The nurses had, through the Muzarabani/centenary District Health Workers Union told Mupunga in a letter on Friday that they shared similar grievances with fellow nurses from public hospitals who had joined the nationwide strike.
A health worker who preferred anonymity for fear of victimisation said Zanu-PF youths have been threatening the nurses to abort their planned strike action.
"They were threatened by CIOs and Zanu-PF youths at the weekend. They were intimidated through a landline 0662102423," the official said.
The district's nursing officer and Zimbabwe nurses association district chairperson Michael Kangundu refused to comment, referring questions to Mupunga.
Mupunga said he was yet to assess the situation, but claimed all nurses reported to work, dismissing the claims that they had been intimidated.
"The nurses have come to work. I received their letter on Friday and forwarded their grievances to the province the next day for onward transmission because the issues raised are beyond my capacity," he said.
Constituency legislator Tapera Size denied that his youths were threatening the nurses with unspecified action if they joined the nationwide strike declared by their association.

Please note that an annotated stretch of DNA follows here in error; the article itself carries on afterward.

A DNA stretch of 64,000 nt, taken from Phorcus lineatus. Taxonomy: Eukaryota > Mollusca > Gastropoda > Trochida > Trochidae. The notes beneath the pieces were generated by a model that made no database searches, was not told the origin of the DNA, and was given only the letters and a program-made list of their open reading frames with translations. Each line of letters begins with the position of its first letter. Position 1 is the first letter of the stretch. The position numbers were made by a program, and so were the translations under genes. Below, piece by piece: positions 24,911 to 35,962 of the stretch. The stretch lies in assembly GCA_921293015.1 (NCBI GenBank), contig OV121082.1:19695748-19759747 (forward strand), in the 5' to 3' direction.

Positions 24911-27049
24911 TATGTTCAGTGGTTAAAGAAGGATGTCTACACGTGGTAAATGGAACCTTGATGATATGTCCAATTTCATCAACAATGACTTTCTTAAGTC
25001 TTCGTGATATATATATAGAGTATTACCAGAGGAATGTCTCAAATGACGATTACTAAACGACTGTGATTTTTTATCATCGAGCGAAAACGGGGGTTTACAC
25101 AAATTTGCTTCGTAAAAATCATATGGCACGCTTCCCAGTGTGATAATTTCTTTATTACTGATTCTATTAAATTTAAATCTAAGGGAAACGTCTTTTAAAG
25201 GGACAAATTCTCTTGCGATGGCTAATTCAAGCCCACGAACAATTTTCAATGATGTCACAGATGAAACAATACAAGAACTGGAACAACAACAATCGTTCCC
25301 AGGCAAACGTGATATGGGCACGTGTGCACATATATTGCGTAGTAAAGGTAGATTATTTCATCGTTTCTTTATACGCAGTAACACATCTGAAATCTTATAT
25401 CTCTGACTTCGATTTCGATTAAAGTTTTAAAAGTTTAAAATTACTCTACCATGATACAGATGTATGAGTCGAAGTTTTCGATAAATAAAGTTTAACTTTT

"Those people are even surprised and asking where the information is coming from," Size said.
"You are saying they used a landline? Whom have you communicated with? There is no any youth going out, and secondly, in centenary there are no landlines. even at St alberts, so where did the landline come from?"
In their letter to Mupunga, the nurses wrote: "It is with deep regret that we inform you that we will be withdrawing our services at St alberts Mission Hospital starting on Monday (yesterday).
"We share the same grievances with all other health workers countrywide who are currently incapacitated due to eroded income, while our decision may seem harsh, we feel it is the only way our genuine concerns may be taken seriously."
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